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Open Access Research

Reduced fractional shortening of right ventricular outflow tract is associated with adverse outcomes in patients with left ventricular dysfunction

Masashi Yamaguchi1, Toshihiro Tsuruda1*, Yuki Watanabe2, Hisamitsu Onitsuka1, Kuniko Furukawa3, Takeshi Ideguchi1, Junji Kawagoe1, Tetsunori Ishikawa1, Johji Kato4, Makoto Takenaga2 and Kazuo Kitamura1

Author Affiliations

1 Department of Internal Medicine, Circulatory and Body Fluid Regulation, Faculty of Medicine, University of Miyazaki, 5200 Kihara Kiyotake, Miyazaki 889-1692, Japan

2 Internal Medicine, Fujimoto Central Hospital, 3584-1 Midarebashi Kitakawauchi, Miyazaki 880-0941, Japan

3 Clinical laboratory, Miyazaki University Hospital, 5200 Kihara Kiyotake, Miyazaki 889-1692, Japan

4 Frontier Science Research Center, University of Miyazaki, 5200 Kihara Kiyotake, Miyazaki 889-1692, Japan

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Cardiovascular Ultrasound 2013, 11:19  doi:10.1186/1476-7120-11-19

Published: 3 June 2013



Recent studies suggest the significance of right ventricular (RV) function in the outcome in patients with left ventricular dysfunction (LVSD); however, global assessment of RV remains to be determined by echocardiogram because of its complex geometry. This study aimed to validate RV outflow tract fractional shortening (RVOT-FS) in the evaluation of RV function and its prognostic value in patients with LVSD.


This study included eighty-one patients (62 ± 17 years, mean ± SD, male 79%) with reduced LV ejection fraction (LVEF) (≤40%). Two-dimensional echocardiogram of the parasternal short axis view was obtained at the level of the aortic root, and RVOT-FS was calculated as the ratio of end-diastole minus end-systole dimension to end-diastole dimension.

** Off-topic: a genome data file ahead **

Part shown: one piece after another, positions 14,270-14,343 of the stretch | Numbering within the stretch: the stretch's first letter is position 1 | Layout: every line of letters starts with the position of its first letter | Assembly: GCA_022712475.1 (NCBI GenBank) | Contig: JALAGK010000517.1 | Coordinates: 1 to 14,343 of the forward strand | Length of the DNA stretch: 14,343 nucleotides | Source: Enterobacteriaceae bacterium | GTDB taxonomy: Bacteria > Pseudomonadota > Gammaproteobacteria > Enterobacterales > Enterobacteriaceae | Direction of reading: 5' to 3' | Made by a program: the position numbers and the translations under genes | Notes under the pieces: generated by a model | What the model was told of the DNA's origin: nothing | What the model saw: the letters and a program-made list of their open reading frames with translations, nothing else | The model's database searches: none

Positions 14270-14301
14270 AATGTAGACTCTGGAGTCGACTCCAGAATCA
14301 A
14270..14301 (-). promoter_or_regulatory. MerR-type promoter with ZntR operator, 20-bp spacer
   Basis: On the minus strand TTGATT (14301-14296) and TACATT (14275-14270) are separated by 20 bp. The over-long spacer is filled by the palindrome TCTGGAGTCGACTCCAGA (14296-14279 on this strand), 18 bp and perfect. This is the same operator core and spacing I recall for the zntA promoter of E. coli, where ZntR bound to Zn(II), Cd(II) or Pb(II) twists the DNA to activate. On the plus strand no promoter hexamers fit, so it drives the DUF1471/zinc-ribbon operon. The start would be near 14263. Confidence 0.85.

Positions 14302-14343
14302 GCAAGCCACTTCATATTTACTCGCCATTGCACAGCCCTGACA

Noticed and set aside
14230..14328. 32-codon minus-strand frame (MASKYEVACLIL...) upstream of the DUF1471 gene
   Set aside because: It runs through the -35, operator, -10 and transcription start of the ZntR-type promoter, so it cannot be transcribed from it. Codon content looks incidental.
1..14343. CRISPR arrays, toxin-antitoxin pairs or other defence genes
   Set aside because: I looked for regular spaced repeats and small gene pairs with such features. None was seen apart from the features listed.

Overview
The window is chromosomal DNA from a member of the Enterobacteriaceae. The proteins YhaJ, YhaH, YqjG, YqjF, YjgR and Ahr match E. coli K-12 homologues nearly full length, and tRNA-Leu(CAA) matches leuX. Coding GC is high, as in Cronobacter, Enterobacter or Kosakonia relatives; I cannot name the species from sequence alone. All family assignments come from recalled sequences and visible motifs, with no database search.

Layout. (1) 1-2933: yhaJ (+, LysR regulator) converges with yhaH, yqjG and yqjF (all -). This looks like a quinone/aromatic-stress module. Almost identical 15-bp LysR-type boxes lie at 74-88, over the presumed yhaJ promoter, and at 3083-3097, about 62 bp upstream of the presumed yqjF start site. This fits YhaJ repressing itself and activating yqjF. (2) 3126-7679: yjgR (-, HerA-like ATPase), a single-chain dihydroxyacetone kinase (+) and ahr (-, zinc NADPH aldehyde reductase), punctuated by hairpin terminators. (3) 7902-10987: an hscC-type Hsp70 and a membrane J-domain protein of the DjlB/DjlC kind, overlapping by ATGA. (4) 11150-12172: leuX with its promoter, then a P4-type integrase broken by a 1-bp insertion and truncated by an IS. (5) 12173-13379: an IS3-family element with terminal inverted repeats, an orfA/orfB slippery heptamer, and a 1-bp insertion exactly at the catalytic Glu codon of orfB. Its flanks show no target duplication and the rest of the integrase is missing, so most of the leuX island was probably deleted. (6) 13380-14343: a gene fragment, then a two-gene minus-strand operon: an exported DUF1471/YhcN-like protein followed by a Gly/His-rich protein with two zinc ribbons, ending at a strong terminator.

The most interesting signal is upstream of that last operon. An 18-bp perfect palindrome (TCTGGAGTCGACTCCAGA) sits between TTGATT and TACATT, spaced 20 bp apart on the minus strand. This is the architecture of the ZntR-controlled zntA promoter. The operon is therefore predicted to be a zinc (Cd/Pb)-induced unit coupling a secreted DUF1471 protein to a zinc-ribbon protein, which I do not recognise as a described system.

RVOT-FS ranged from 0.04 to 0.8 (0.3 ± 0.2, mean ± SD), and correlated with LVEF (r = 0.33, p = 0.0028), RV fractional area change (r = 0.37, p = 0.0008) and brain natriuretic peptide level (r = -0.38, p = 0.0005). In Cox multivariate regression analysis, RVOT-FS [hazard ratio (HR) 0.028, 95% confidence interval (CI): 0.002-0.397]; p = 0.008] and New York Heart Association functional class III-IV [HR 2.233, 95% CI: 1.048-4.761]; p = 0.037] were independent factors to predict the events. During a median follow-up period of 319 days (1 to 1862 days), patients with RVOT-FS ≥ 0.2 showed a higher event-free rate than those < 0.2 by Kaplan-Meier analysis (log-rank test, p = 0.0016).


Our data suggest that RVOT-FS is a simple parameter reflecting the severity of both ventricular function in patients with LVSD. In addition, RVOT-FS might be useful to predict adverse outcomes in such a patient population.

Heart failure; Right ventricle; Brain natriuretic peptide